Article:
Becoming a wise leader is not always a smooth journey—people can easily revert to their familiar smart behaviors. Practical wisdom requires the unlearning of one’s past success formulas. Even today, Bill Gates becomes intense and defensive when addressing Microsoft’s lack of growth in the past decade. And Tim Cook saw a significant decline in Apple’s market valuation when he focused more on tangible products and services than on intangible connections to the marketplace and end-users. Such struggles are to be expected. But wise leaders are resilient, and they learn from failure. They are flexible, enabling them to maintain this crucial balance: The business-smart leader can give voice to aspiration, the functional-smart leader can appreciate limits and execute within them—and the wise leader can do both.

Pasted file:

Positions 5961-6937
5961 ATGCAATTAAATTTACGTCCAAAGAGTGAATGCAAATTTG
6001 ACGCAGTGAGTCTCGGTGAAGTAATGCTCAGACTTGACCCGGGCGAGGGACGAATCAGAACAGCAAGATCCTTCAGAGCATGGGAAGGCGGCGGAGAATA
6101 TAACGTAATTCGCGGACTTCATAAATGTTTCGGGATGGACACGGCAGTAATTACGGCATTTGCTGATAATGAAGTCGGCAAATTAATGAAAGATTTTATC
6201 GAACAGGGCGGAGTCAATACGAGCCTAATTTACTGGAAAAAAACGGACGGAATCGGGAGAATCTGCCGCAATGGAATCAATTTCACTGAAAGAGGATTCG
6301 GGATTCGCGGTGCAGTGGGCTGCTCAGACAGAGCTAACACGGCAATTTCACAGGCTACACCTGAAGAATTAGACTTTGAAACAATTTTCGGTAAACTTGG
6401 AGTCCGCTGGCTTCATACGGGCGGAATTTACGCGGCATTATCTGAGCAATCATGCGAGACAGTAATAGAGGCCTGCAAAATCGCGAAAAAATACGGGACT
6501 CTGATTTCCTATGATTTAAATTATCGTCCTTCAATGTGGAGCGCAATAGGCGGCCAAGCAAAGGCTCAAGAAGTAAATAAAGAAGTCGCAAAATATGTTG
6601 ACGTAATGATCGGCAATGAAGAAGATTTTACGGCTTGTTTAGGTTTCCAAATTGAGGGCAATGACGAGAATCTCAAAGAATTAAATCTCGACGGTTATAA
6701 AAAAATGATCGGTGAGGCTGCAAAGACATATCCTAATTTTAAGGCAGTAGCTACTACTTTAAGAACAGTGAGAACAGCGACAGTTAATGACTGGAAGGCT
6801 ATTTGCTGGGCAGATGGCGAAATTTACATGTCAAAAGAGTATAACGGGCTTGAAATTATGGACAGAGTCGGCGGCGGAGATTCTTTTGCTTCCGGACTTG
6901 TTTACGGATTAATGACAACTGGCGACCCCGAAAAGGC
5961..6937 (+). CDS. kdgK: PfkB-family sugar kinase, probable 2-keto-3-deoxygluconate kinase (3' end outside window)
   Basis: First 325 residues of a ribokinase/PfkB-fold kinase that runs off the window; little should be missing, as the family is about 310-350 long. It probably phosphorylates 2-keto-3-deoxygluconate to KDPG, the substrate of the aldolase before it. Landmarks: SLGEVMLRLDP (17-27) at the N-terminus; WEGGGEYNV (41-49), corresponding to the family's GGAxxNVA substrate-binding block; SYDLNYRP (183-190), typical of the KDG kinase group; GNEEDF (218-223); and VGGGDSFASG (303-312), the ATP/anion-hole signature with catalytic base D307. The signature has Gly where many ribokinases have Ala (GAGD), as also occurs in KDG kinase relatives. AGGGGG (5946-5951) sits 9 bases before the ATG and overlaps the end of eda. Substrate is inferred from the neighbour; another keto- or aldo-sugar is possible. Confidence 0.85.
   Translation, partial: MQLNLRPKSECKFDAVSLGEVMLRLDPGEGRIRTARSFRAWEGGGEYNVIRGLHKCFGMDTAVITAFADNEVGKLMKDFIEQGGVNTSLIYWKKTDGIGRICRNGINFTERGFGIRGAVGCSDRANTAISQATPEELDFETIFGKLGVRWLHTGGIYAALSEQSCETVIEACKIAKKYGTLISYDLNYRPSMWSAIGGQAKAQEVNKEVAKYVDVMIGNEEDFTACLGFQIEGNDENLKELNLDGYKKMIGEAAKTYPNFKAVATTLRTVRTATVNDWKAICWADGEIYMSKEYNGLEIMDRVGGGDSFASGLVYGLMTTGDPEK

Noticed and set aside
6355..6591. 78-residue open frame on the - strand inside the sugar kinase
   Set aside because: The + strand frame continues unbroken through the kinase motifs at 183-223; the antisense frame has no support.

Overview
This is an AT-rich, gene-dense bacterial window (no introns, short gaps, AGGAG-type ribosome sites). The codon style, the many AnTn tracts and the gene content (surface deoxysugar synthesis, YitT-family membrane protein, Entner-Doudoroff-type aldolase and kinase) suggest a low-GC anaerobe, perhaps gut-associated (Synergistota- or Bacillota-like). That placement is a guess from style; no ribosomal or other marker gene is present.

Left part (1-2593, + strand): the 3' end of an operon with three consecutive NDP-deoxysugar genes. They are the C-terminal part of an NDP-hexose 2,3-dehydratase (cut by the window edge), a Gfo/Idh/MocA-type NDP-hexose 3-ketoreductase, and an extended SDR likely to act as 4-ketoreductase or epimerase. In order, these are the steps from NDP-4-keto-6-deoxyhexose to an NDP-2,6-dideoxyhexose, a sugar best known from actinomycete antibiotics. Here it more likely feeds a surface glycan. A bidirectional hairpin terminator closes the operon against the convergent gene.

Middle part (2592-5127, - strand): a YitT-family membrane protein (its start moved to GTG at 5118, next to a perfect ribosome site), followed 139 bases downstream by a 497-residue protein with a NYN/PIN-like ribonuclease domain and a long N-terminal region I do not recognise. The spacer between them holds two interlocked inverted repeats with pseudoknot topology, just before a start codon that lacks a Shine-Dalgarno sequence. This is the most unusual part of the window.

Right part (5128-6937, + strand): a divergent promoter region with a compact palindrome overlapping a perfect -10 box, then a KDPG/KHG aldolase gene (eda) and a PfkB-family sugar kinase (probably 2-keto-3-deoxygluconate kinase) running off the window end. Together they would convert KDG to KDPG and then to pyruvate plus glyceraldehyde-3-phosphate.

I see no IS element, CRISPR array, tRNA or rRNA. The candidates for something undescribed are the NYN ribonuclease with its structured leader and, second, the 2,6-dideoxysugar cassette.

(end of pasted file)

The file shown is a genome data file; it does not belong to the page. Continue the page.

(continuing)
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- Prasad Kaipa is a Silicon Valley–based CEO coach and advisor and a senior fellow of the Indian School of Business’s Centre for Leadership, Innovation, and Change.
- Navi Radjou is a Silicon Valley–based strategy consultant and the coauthor of Jugaad Innovation: Think Frugal, Be Flexible, Generate Breakthrough Growth (Jossey-Bass, 2012).
- This article is adapted from Kaipa and Radjou’s book, From Smart to Wise: Acting and Leading with Wisdom (Jossey-Bass, 2013).